McCabe, who was CEO from 2011 to 2020, steered Intercom to $100 million in revenue, was accused of making unwanted advances toward several female staffers. He told Forbes investigations into the incidents cleared him.
Intercom cofounder Eoghan McCabe, who led the messaging software company to a billion-dollar valuation before stepping down a year after accusations of sexual misconduct, is returning as CEO.
McCabe begins his second stint as CEO, effective immediately, according to a company email sent out to staff Thursday. Former COO Karen Peacock, who succeeded McCabe in 2020, will depart the company after a six month stint as an adviser to the board of directors.
“I never could stay that far from the company,” McCabe told Forbes. “I care as much as I ever did, and I got a lot of clarity in the last couple years about what [Intercom] could and should be. Recently some board members asked me if I would consider coming back as CEO, and I felt called to finish what I started.”
Intercom was founded in Dublin, Ireland by McCabe and compatriots Des Traynor, David Barrett and Ciaran Lee. The company started out by building messaging tools for businesses to communicate with their customers and by 2016 it had become one of Silicon Valley’s fastest growing startups. Under McCabe’s leadership, the company reached $100 million in annual revenue and a $1.3 billion valuation with investment from VC firms including Bessemer Venture Partners, Index Ventures and Kleiner Perkins.
“We want to do what Figma did to Photoshop.”
McCabe’s meteoric rise faltered in 2019 following reports that he had made unwanted advances towards junior female employees. The allegations, which included instances of inappropriate touching and the propositioning of at least one junior staffer, were said to have prompted an exodus of women from the company which was sometimes referred to internally as “wexit.”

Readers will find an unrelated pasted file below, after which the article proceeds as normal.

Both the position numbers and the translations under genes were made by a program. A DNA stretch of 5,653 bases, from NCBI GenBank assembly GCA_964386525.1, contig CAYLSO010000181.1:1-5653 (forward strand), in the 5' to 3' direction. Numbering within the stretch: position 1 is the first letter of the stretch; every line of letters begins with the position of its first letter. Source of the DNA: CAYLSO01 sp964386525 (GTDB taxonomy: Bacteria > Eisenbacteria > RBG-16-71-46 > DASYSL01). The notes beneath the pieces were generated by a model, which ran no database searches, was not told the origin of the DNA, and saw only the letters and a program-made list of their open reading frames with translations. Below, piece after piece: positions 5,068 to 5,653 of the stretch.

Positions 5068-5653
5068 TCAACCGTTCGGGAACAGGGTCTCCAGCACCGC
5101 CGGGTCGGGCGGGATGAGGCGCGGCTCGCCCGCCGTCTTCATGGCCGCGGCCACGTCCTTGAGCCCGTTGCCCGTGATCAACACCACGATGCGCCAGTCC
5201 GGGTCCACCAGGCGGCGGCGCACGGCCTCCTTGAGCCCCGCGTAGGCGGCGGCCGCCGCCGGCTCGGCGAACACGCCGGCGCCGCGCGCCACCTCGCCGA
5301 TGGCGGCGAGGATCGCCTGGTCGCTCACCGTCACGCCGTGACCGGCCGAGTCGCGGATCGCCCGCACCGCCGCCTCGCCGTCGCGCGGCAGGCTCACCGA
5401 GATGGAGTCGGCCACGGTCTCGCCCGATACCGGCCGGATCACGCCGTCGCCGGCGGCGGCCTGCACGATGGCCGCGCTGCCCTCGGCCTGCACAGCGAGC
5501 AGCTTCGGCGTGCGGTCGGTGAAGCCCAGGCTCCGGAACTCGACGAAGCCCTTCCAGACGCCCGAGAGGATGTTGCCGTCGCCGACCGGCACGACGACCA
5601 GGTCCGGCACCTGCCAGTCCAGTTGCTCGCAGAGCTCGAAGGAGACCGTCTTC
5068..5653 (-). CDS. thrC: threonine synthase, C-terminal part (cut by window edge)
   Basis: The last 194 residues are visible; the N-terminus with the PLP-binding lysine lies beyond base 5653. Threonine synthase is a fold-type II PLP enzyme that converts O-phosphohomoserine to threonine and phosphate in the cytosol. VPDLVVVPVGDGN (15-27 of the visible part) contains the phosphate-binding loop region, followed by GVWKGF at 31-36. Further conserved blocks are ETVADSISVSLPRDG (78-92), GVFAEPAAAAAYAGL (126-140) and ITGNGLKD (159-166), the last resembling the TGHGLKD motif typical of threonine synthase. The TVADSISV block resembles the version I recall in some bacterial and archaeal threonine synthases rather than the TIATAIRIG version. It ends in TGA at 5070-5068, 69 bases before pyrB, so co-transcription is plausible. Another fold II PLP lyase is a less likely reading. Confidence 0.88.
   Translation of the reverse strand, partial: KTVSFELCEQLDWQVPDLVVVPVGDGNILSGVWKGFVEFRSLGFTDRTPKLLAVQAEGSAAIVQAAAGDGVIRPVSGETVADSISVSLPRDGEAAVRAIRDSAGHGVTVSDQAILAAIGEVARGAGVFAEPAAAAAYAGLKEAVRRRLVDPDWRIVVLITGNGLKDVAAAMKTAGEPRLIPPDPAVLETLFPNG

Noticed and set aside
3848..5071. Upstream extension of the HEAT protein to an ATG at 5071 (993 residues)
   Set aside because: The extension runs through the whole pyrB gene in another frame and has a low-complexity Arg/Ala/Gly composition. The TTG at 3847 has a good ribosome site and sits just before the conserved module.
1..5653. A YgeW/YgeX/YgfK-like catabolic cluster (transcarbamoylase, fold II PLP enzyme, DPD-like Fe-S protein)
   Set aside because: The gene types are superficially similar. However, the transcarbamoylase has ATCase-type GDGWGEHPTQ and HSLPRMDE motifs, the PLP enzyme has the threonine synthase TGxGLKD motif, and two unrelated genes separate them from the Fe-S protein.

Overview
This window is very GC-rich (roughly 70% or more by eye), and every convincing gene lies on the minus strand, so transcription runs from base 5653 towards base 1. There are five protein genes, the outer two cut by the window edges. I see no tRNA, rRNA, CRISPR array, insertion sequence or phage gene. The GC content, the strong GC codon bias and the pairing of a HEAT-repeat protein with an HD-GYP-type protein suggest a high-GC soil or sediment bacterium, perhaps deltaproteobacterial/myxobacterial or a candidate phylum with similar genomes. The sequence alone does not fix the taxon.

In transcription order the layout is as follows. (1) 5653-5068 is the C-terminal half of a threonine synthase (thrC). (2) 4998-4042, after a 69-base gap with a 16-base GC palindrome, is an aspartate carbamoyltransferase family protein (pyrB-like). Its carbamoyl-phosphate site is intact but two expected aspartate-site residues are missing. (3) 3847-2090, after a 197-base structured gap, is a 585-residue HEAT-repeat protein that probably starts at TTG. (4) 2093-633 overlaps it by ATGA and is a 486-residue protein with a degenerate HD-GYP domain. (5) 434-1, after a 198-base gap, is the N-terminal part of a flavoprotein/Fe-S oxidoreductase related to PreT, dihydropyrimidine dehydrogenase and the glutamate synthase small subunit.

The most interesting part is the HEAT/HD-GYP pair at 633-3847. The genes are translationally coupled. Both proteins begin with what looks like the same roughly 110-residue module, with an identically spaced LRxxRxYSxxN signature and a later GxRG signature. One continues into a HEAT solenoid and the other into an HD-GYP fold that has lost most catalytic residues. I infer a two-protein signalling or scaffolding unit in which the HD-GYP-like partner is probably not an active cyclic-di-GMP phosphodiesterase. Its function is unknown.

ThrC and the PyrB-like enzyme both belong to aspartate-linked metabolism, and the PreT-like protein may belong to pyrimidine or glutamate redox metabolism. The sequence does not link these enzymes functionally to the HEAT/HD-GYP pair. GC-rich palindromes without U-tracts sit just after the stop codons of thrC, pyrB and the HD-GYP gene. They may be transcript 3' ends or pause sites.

McCabe, who told Forbes he was unanimously cleared by both inside and outside investigations into the allegations, ascribed the incidents to his relative youth. “The reality of the situation, which I’m very happy to set straight, is in the early days of the company I hit on someone. I was naive and thought we were all on the same level,” he told Forbes, referring to the power dynamics between an executive and a junior salesperson. He insisted that his decision to step down as CEO the following year was a personal choice, as Intercom’s board had voted unanimously to keep him in the position. “My intention was never to be CEO forever,” he said. “I dreamed of moving to the chairman role and getting to try some new things.”
Under Peacock, Intercom reached $200 million in annualized revenue and rose to no. 35 on Forbes’ Cloud 100 list largely on the back of its product that became popular among small and medium sized businesses. In recent months, the company’s executives and board of directors began to discuss Intercom’s next act. McCabe told Forbes that talks have settled upon narrowing the product scope—which currently includes software to drive sales and customer retention—to focus specifically on customer support. In doing so, Intercom, which once billed itself as a “next generation Salesforce,” is now aiming to take down a different company. “We’re going to get really aggressive and pick a lane, pick a fight with Zendesk,” McCabe said. “We want to do what Figma did to Photoshop.”
McCabe said that he sees Zendesk as the current market leader in support software for mid-market companies, while Salesforce and ServiceNow dominate the enterprise customer base. He believes Intercom, which has more than 1,000 employees, can overtake Zendesk by concentrating its mission on customer support. But that will entail reprioritizing research and development efforts and leveraging the marketing team to sell a brand new narrative. After deciding upon Intercom’s new vision, multiple board members approached McCabe about his interest in returning as CEO, he said. As to why a CEO transition was necessary to execute the vision, he was cagey: “You’d have to ask Karen.” Reached for comment, Peacock wrote in an email: “I’m excited about where Intercom is heading and what the next chapter holds. I will forever be Intercom’s biggest fan and advocate.”
McCabe said he was excited to celebrate Peacock on her way out, but the company’s focus is now on his “super aggressive” vision. “The board realized that I’ve done this before at Intercom—define a category and make a lot of waves in that space,” he said. “Evidently, they believe I can do it again.”